Sharpen the chainsaw in smooth, even strokes with the file. Jennifer Caudill

7) Work in Sequence

Sharpen all the cutters on one side first, then turn the chainsaw around and sharpen the other. You can also change your body positioning to make it more timely. 

8) Check the Depth Gauges

Checking these gauges is the most missed part of the process of how to sharpen a chainsaw—and is just as crucial as the cutters. The depth gauges determine the height of the cut. Use a depth-gauge tool and flat file to adjust if they’re too high. As mentioned before, the files that come with guides will also have a depth gauge for this. 

9) Clean the Chain

After you’ve sharpened the chainsaw, clean the chain to remove any filings or debris. This is good for the chainsaw and especially good for you and your safety. When you start it up, you don’t want minuscule particles of chainsaw cutter flying about. I use a stiff wire brush to do this easily. 

10) Test the Chainsaw

Safely test the chainsaw on some wood to ensure it’s cutting efficiently and smoothly. I also stand the blade off from a piece of wood and run it to make sure it is oiling well. You can see oil coming off the blade’s tip if you point it toward a surface (like a log) to verify this. If your chainsaw is not oiling well, it will get hot and dull quickly due to lacking lubrication. 

A sharp chainsaw in the perfect tool for heavy-duty tasks in the woods. Jennifer Caudill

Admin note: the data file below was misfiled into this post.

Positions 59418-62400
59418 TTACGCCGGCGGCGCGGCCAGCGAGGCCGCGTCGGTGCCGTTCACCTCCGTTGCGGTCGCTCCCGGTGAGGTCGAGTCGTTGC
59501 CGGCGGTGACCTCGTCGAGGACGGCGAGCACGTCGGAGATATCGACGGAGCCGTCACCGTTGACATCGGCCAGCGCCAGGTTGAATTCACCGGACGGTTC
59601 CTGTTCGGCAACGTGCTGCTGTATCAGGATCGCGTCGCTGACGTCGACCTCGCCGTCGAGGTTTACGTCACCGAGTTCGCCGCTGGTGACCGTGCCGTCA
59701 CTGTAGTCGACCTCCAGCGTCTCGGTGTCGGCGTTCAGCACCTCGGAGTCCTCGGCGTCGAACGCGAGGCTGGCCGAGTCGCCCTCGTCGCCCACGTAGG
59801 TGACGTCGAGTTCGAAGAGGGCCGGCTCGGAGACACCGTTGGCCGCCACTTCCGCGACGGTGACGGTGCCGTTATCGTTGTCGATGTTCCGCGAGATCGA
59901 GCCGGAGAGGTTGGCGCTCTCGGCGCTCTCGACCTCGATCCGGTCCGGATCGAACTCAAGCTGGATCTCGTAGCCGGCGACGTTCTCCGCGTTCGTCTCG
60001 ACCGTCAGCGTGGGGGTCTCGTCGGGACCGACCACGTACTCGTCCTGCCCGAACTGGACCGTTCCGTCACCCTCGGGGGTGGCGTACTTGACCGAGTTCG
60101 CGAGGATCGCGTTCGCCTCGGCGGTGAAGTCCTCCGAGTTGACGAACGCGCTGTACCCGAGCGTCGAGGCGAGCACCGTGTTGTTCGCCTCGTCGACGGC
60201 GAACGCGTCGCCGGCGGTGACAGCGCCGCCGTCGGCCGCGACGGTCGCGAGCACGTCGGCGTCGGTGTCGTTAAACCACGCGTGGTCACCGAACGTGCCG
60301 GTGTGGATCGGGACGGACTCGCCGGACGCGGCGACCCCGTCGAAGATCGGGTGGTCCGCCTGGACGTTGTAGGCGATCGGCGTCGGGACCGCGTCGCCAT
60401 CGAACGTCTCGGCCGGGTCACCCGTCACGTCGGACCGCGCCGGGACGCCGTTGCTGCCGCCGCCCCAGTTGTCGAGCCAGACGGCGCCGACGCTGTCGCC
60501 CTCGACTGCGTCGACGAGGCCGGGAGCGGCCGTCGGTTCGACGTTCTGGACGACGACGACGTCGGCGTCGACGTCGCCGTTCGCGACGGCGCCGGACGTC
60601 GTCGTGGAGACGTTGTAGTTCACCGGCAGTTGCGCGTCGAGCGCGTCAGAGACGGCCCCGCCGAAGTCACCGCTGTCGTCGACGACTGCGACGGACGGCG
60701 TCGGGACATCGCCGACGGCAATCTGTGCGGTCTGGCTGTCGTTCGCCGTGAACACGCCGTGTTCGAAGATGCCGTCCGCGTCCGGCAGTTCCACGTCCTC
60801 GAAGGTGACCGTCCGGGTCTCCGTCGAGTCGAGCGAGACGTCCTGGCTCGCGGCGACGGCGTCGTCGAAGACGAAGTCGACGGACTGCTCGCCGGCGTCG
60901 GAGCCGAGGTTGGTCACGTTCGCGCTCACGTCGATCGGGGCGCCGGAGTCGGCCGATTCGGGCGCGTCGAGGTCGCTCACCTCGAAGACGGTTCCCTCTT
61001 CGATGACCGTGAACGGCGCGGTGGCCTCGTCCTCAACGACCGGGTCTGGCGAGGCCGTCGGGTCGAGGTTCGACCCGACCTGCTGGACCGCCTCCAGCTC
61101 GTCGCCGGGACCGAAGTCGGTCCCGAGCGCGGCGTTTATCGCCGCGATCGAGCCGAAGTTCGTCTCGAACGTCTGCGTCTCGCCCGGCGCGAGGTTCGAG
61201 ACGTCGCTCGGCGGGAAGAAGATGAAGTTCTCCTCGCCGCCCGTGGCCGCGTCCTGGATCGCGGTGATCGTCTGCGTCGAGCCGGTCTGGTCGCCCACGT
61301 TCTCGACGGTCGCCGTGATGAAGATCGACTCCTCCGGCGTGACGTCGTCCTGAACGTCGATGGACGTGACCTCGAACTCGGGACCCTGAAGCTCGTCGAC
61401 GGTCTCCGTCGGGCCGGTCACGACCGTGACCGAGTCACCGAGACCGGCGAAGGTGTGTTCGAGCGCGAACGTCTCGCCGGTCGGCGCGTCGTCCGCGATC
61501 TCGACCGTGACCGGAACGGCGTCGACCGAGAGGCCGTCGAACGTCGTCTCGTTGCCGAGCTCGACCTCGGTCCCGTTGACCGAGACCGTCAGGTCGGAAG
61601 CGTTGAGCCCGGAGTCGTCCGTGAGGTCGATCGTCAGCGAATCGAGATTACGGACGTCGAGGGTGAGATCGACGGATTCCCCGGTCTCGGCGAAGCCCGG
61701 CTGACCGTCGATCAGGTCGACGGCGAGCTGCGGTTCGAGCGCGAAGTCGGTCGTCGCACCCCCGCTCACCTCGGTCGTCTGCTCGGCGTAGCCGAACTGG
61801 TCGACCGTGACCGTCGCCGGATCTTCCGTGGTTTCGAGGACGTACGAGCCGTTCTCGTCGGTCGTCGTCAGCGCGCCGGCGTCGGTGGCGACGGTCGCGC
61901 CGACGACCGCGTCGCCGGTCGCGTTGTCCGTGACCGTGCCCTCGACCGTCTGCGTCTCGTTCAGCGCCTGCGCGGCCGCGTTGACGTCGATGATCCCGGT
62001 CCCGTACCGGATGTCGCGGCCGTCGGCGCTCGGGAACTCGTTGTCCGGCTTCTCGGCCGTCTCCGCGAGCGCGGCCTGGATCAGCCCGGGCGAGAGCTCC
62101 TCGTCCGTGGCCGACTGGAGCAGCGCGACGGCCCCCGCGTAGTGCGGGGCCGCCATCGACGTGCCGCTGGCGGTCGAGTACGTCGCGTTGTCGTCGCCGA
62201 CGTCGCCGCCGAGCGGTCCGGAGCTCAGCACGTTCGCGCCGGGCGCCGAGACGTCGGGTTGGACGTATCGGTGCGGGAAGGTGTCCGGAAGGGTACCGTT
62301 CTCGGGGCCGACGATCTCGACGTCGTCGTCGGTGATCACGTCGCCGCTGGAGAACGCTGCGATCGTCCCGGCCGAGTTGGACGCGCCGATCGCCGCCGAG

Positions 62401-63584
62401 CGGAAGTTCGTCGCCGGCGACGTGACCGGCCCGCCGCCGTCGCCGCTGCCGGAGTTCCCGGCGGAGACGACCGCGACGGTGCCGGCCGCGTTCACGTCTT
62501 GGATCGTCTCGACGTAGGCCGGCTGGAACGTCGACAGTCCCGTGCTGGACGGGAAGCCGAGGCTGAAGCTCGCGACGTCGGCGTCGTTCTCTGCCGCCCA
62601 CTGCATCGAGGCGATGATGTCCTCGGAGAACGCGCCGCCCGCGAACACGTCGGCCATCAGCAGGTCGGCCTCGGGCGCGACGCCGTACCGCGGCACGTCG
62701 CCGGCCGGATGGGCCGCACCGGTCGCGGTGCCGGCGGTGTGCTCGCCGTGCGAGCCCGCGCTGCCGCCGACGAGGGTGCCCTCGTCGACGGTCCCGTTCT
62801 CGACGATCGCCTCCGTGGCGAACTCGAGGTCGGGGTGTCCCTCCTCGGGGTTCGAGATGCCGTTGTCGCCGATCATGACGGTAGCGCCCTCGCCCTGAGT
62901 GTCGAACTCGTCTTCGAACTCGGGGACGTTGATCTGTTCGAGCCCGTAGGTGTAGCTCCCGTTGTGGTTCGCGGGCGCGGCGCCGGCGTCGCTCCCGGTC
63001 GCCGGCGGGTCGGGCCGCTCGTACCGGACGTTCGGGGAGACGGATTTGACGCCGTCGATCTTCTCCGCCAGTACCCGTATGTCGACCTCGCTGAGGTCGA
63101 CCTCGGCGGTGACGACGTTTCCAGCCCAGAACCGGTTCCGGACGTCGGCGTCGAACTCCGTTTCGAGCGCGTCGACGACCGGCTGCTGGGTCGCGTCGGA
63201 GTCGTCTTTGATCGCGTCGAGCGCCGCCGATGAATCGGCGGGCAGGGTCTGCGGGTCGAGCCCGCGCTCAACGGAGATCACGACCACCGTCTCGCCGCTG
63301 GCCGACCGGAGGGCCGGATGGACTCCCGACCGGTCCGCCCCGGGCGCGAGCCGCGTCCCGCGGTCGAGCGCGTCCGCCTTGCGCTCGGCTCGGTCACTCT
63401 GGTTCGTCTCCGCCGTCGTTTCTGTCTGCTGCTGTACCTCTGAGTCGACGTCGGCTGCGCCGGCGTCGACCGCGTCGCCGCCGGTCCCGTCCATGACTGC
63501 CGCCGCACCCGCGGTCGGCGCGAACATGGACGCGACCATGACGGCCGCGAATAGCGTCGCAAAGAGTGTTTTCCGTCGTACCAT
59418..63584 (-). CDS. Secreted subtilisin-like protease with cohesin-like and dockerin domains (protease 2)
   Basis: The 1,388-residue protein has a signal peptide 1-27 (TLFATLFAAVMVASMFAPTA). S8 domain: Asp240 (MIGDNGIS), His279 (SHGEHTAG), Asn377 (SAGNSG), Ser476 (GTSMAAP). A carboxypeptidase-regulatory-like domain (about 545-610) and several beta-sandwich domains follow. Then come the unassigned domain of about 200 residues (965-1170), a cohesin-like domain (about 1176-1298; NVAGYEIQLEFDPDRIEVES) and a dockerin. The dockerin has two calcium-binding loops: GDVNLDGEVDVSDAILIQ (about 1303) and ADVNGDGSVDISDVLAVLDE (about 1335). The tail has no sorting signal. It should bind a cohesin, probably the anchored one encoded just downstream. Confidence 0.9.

What’s the best thing to sharpen a chainsaw chain?

The best tool for sharpening a chainsaw chain is a round file with guides that match the cutter’s diameter. It’s essential to use the correct size file, as indicated in the chainsaw’s manual, to ensure effective sharpening.

Are chainsaw chains worth sharpening?

Yes, sharpening chainsaw chains is worth it. Regular sharpening extends the life of the chain, improves cutting efficiency, and maintains the chainsaw’s safety. It’s more cost-effective than frequently buying new chains.  If you are new to it, it may feel awkward at first.  Like with most things, once you do it enough, it will become second nature to you. 

How often should I sharpen my chainsaw?

It would be best to sharpen your chainsaw when you notice it’s not cutting as efficiently as before. This could be after several hours of use or sooner if the chainsaw has hit dirt or rocks. It is also heavily dependent upon the type of wood you are cutting.  Regular inspection of the chain’s sharpness is recommended.  One indicator is when your cuts start to turn or curve while cutting. 

Do you put oil on the chain of the chainsaw?

Yes, it’s essential to oil the chain of the chainsaw. Proper lubrication reduces friction and heat build-up, prolonging the life of the chain and the chainsaw. Most chainsaws have an automatic oiling system, but manual lubrication is also recommended.

How tight should a chainsaw chain be?

A chainsaw chain should be tight enough that it doesn’t sag from the guide bar but loose enough to be pulled around easily by hand. A correctly tensioned chain will snap back into place after being pulled away from the bar.  I like to see the bottom of the chain runners inside the guide rail of the blade when I pull it away. If they pull farther than that, I will tighten the chain.

What size file is best for sharpening a chainsaw?

The best file size for sharpening a chainsaw depends on the chain’s pitch. Standard sizes are 5/32 inch, 3/16 inch, and 7/32 inch. Refer to your chainsaw’s manual to determine the correct file size for your specific model.